Randy Moss is back. He might never play again, but he’s back in the public eye. And that might have to be enough to satisfy his yearning ego.
Moss has been the story of the week in the NFL, mainly because of the fact that there isn’t a lot more to talk about as we await the Combine, free agency and the draft. In an act with perfect timing, the 35-year-old has taken to Ustream twice already this week, somehow captivating thousands of online viewers with the banalities of his life.
Somewhere amid Moss’ miniature diatribes against the media — “The media hates on me because they can’t get close to me and I gave them nothing” — and his shoutouts to John Stamos and his live nose-picking, Moss generated real-world headlines by announcing that he plans on playing NFL football next season.
That’ll keep ‘em coming back.
I’m not suggesting that this is some elaborate strategy Moss is using to regain attention from the masses. It seems, instead, that he just sort of stumbled upon a gold mine for such things. He’s already said he’ll be Ustreaming again soon, and those will be exclusives because “I don’t wanna be on nobody’s radio, I don’t wanna be on nobody’s newspaper.”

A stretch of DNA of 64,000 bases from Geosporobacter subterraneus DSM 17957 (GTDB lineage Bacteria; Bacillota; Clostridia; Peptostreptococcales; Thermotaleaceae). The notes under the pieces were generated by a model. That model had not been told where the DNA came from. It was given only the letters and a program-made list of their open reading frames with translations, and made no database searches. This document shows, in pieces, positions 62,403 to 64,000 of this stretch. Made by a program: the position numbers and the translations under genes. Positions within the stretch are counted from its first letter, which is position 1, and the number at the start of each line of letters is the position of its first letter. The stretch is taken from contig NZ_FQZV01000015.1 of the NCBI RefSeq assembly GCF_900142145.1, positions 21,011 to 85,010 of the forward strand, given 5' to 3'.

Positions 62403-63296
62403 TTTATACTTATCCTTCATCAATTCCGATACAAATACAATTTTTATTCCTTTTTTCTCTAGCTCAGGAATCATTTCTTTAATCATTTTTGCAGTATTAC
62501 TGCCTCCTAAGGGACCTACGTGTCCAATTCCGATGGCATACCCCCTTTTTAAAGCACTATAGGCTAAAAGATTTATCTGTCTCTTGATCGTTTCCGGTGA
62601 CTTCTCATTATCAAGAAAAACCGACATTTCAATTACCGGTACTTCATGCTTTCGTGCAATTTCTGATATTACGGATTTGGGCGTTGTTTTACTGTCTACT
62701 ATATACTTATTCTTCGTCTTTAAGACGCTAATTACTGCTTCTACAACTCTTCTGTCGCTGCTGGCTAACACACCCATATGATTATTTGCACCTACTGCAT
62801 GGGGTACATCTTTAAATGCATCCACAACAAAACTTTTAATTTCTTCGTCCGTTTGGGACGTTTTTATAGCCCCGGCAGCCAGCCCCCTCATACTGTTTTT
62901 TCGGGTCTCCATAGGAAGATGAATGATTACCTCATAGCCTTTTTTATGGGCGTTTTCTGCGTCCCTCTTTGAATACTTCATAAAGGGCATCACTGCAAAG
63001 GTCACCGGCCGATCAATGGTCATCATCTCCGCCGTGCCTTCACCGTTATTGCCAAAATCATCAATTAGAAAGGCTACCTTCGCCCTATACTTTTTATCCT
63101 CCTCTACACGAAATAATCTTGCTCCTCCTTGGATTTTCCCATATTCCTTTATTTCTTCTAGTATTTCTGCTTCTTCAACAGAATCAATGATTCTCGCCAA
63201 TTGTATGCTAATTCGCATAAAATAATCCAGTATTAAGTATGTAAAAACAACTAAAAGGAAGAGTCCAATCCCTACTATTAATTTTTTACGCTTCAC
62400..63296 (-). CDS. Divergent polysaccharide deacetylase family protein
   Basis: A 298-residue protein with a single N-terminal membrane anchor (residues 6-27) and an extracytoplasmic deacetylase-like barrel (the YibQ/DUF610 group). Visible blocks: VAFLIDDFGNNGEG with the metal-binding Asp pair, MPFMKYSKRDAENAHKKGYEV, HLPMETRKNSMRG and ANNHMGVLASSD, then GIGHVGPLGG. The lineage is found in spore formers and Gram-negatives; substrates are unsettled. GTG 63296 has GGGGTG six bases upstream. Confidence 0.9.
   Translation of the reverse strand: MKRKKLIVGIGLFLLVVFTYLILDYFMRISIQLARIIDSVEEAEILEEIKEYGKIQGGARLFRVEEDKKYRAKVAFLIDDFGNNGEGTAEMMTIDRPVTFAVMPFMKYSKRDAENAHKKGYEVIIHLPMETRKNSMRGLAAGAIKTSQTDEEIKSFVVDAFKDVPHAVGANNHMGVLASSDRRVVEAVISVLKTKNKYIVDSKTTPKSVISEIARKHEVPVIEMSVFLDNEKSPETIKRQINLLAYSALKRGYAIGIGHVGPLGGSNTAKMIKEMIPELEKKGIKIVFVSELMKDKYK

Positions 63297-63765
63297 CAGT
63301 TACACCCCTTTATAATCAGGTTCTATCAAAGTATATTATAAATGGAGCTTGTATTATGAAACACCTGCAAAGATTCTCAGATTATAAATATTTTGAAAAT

There’s a belief that Moss will eventually grow tired of getting the same old questions online, but I think it’ll take longer than expected. Moss, like many of the diva football players that came before him and a horde of them still on the field, craves the attention. He misses the spotlight. Most of them do. That’s why they’re all dishing recycled and/or poorly developed opinions on pregame shows nationwide. It’s the only way they stay relevant.
Moss is trying to stay relevant. He’s the latest pro athlete to become addicted to Ustream and the admirers that come with each live recording. The same thing happened to Stephon Marbury when his NBA career ended unceremoniously a few years ago.
And as long as thousands of inexplicably devoted drones continue to encourage him by tuning in, Moss won’t disappear for once and for all.